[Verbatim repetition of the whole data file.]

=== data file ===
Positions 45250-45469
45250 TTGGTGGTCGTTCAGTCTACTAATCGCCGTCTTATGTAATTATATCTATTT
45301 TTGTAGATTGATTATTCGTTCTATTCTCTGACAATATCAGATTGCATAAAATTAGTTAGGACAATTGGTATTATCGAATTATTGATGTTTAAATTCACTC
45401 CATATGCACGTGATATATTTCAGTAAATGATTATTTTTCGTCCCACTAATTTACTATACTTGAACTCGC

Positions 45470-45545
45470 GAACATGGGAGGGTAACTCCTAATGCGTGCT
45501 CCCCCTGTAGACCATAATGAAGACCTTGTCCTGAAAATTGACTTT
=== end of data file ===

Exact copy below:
Positions 45250-45469
45250 TTGGTGGTCGTTCAGTCTACTAATCGCCGTCTTATGTAATTATATCTATTT
45301 TTGTAGATTGATTATTCGTTCTATTCTCTGACAATATCAGATTGCATAAAATTAGTTAGGACAATTGGTATTATCGAATTATTGATGTTTAAATTCACTC
45401 CATATGCACGTGATATATTTCAGTAAATGATTATTTTTCGTCCCACTAATTTACTATACTTGAACTCGC

Positions 45470-45545
45470 GAACATGGGAGGGTAACTCCTAATGCGTGCT
45501 CCCCCTGTAGACCATAATGAAGACCTTGTCCTGAAAATTGACTTT